Swiss-born Dan Kreis and his wife Cheang have created a balance between luxury and wilderness on the south coast
Kep Lodge owner Dan Kreis says he spent a lot of time and energy trying to achieve a warm and inviting atmosphere – and this is apparent in the spacious simplicity of the restaurant.
Just off the main road, down a winding laneway and snuggled cosily into the forested hills of Kep lies a hidden oasis called Kep Lodge.
The guesthouse is the brainchild of Dan Kreis, 39, from Switzerland and his Khmer wife Cheang, 29. Built a little over two years ago, it has quickly established itself as one of Kep's most popular resting spots.
"I would describe this place as a balance between luxury and wilderness," explains Dan. "The luxury comes in the form of comfortable rooms with hot water, WiFi, a swimming pool and delicious cuisine. The wilderness encircles the complex and comes in the form of forests, natural springs and an abundance of wildlife."
In keeping with its natural, rustic theme, the roofs are all made of thatch. Wood has been used as the main construction material for the six bungalows, restaurant and family home of the guesthouse.
The bungalows are spaced apart with unobscured views of the Gulf of Thailand and Bokor Mountain. But the best vantage point for coastal scenery is from the terrace of the family home.
"When I lived in Switzerland, my apartments were always very high up with nice views," reveals Dan. "I wanted to continue this trend and also combine it with the Khmer tradition of building atop stilts. I wanted my new home to be high. Super high!"
Rattan adds to the natural feel on the balcony of the guest bungalow.
With his home built on the highest section of the property more than 4 metres above the ground, Dan has certainly achieved his goal. Along with its stunning, elevated view, a sea breeze makes the large veranda a perfect relaxation spot.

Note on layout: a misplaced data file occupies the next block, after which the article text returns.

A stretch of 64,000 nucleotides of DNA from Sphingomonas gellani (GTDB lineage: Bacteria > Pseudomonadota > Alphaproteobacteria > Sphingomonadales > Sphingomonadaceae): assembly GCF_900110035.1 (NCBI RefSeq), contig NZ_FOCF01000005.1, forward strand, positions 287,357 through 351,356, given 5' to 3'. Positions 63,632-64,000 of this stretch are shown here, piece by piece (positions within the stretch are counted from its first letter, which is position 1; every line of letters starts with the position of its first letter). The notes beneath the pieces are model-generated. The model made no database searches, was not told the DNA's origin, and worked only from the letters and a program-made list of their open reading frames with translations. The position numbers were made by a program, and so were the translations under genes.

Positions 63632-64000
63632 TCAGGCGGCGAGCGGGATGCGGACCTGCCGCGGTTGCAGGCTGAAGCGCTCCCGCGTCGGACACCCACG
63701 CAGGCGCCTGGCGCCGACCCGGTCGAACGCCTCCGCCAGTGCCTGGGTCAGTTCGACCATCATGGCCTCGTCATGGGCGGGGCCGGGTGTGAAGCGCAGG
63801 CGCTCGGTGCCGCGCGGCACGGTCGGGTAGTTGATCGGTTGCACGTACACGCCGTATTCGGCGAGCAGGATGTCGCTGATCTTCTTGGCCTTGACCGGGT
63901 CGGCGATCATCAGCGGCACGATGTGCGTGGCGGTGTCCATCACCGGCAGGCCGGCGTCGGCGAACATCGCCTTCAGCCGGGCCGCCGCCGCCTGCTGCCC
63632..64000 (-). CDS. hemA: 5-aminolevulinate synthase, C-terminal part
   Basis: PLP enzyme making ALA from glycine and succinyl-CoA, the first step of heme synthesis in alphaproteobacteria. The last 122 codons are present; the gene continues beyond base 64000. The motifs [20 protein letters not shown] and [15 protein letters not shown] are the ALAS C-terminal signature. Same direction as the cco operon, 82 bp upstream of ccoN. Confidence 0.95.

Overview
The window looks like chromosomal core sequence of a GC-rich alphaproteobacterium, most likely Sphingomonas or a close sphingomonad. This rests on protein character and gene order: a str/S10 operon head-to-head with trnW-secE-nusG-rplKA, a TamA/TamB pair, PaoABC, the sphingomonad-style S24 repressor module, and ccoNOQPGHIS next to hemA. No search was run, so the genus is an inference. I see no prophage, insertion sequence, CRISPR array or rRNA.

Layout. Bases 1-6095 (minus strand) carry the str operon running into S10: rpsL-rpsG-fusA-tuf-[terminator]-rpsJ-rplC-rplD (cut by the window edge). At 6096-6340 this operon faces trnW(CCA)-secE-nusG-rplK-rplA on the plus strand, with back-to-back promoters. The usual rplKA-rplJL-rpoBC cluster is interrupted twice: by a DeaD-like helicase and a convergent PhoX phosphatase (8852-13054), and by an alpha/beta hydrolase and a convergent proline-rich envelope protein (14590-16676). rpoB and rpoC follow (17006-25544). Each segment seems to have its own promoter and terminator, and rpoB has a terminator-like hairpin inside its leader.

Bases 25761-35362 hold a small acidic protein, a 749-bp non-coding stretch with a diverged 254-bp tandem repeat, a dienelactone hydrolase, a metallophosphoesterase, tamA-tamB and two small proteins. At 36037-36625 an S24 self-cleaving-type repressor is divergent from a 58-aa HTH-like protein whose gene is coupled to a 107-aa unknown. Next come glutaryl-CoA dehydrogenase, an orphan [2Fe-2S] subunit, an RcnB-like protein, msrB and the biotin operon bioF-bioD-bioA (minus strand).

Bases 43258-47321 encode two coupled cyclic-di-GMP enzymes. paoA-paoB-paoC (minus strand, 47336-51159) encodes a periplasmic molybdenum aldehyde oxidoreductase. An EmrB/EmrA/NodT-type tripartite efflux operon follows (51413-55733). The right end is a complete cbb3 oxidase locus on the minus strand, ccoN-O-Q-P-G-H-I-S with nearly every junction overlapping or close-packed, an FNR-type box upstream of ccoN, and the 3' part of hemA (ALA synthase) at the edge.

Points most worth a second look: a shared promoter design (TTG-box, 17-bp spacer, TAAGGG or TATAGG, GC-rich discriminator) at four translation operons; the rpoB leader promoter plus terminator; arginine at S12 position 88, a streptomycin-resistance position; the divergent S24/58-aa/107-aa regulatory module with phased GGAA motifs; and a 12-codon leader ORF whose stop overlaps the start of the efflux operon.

"I purposely didn't cover the whole balcony with roofing," Dan said.
"Roofs spoil the view of the stars. In smog-free Kep, the nighttime light from the stars and the moon is absolutely breathtaking."
Down on ground level, six bungalows are scattered among lush vegetation along quaint stone paths.
"My main design aim with the bungalows was simplicity. No unnecessary contraptions, and no clutter," Dan said.
"I also wanted to create a place where guests would feel at home. A place where they can kick off their shoes and chill out. All the rooms are spacious with large bathrooms, and all have balconies with chairs and hammocks."
The feeling of spacious simplicity is also apparent in the design of the focal point of the guesthouse - the restaurant.
An absence of walls on three of the building's four sides combine with the high ceiling to create an open, unconfined setting. Without any TV or booming stereo system, the restaurant encourages the art of conversation with its quiet ambience. And the lighting is kept simple through the use of strings of small, sphere-shaped lanterns.
"The lighting in any restaurant is one of the single most important aspects," Dan said. "I spent a lot of time and energy trying to achieve a warm and inviting atmosphere. Hopefully the soft red, orange and yellow lighting makes the guests feel welcomed and comfortable. Just like home."
The relaxed, homely mood is reflected in the lounging areas in the restaurant.
In one section, dining tables and chairs are replaced with low sofas and a hammock, while in the chill-out area next to the pool table and dartboard, comfy cushions complement the extended wooden seating to create a sloucher's paradise.
But the newest and most popular addition to the guesthouse is the sleek and stylish infinity pool.
One of the six thatched-roof bungalows with views to Bokor Mountain.
The infinity pool caters to the whole family.
"Swimming pools with corners seem so artificial and manmade," explains Dan. "I wanted a more curved natural design to suit the natural surroundings."
The salt-water pool has an adults' section and a kids' paddling area with protective canopy. Around the pool's edges, sun-chairs and umbrellas are interspersed with lush vegetation, potted plants, and overhanging palm and banana trees. And at night, the underwater lights create a scene of pure tranquility.
Since its construction eight months ago, the pool has been a big hit with Dan's family and guests alike.
"My 18-month-old son Alex loves playing in the pool," reveals Cheang. "Dan and I also like to relax in the pool and watch the sunset together.
"When the light starts to fade, all you can see is uninterrupted water. It appears as if water stretches from the pool, across the ocean and all the way to Bokor Mountain in the distance."
WORDS AND PICTURES BY CONOR WALL